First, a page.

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What are Brachiopods?

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  • Written By: Michael Anissimov
  • Edited By: Bronwyn Harris
  • Last Modified Date: 09 November 2016
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Brachiopods, also known as lampshells or "brachs," are a group of shellfish, members of phylum Brachiopoda. Although some of them look superficially like clams, they're really completely different — both on the outside and the inside. Brachiopods are phylogenetically unique enough to merit their own phylum, whereas clams are bivalves, part of phylum Mollusca. Brachiopods are called articulate or inarticulate based on whether their two shells have a hinge (articulate) or are held together based on muscles alone (inarticulate).

Brachiopods are stationary filter feeders that feed by means of a frilled appendage called a lophophore. Unlike bivalves, which have two symmetrical shells on either side, brachiopods have shells symmetrical about a central axis but not with respect to one another. Part of this has to do with the brachiopods' other appendage — the pedicle. The pedicle is a fleshy stalk that the brachiopod uses to affix itself to a surface, usually permanently. One shell has a special opening for the pedicle to protrude, hence it is called the pedicle valve. The pedicle valve is the top shell of the animal, and it is often thicker and harder than the lower valve (the brachial valve), to protect against attacks from above.

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Though rare today, brachiopods are very important in the context of evolution, for several reasons. Brachiopods were the first bilaterian animals to enclose themselves in a hard shell and adopt a stationary lifestyle. Brachiopods dominated the ocean bottoms for the entire Paleozoic era (from 542 to 251 million years ago), far outnumbering the bivalves that cover the ocean floor today. Because of their abundance and hard shell, brachiopods are also the most common fossil. They were especially successful from the Ordovician period onwards, when many filter feeders evolved and began to exploit the abundant food particles building up in the Earth's oceans.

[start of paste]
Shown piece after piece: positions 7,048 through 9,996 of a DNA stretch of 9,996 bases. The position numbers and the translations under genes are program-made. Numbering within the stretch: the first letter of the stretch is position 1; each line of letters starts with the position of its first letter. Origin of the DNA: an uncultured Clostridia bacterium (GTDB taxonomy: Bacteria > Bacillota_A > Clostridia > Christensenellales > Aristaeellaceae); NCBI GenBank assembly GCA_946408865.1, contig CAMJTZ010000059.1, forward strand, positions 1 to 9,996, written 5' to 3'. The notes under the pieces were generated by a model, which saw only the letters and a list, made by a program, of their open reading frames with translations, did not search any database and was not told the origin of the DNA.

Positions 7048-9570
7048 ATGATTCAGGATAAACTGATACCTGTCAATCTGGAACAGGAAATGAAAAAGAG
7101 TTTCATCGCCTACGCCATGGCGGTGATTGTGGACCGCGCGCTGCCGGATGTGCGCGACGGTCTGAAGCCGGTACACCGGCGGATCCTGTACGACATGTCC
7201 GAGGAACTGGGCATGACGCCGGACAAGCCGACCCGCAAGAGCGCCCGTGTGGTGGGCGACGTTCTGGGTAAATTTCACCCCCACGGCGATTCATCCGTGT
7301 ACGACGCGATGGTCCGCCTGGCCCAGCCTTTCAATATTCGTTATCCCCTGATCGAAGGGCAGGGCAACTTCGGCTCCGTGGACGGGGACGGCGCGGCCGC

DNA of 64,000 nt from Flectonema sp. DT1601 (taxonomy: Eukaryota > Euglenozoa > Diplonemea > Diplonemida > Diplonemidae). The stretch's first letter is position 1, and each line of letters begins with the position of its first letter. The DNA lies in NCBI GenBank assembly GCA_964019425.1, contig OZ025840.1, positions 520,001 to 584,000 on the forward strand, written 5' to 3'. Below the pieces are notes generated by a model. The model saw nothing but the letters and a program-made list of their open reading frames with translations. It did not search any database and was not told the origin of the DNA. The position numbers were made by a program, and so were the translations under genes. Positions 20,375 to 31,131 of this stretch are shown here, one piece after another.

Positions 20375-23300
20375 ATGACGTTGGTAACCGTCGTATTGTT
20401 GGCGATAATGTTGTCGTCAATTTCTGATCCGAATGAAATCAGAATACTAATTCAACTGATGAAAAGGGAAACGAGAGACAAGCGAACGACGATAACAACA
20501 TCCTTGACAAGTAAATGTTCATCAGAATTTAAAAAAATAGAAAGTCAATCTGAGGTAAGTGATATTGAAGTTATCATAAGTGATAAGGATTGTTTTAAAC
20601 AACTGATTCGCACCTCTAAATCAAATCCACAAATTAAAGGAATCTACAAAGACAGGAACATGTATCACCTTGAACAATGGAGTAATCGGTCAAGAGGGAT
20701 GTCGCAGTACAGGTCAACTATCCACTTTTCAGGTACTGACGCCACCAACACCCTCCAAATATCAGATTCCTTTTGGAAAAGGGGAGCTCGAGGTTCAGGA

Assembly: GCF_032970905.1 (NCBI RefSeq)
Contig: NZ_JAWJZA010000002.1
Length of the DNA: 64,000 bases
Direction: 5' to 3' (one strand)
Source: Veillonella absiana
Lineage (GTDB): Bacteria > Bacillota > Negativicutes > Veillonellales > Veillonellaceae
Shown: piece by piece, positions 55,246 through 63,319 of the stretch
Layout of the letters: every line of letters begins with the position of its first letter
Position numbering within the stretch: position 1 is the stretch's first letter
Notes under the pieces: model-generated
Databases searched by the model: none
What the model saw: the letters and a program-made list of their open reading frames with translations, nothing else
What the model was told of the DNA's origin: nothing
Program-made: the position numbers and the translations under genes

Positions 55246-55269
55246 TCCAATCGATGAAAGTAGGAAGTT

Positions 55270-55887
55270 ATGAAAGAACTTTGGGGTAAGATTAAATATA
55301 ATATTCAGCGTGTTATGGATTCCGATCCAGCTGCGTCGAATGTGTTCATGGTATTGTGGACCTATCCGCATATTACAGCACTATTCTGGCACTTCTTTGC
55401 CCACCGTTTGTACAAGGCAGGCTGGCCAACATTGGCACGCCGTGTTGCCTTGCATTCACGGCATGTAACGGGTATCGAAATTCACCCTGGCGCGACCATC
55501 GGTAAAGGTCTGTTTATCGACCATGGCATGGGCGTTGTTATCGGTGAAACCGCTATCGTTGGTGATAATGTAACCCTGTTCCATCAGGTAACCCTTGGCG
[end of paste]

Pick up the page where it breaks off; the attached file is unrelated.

During the Permian-Triassic extinction 251 million years ago, brachiopods all but went extinct. 96% of brachiopod species died off. Since then, brachiopods have been outcompeted by bivalves, which use siphons instead of a lophophore to feed, and are often mobile, crawling along the sea floor or burrowing into the substrate using a muscular foot.

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anon178007
Post 2

is there any thing that says about their feeding? it's hard to read it that small.

anon139692
Post 1

any drawings of them? i am having a hard time visualising them.

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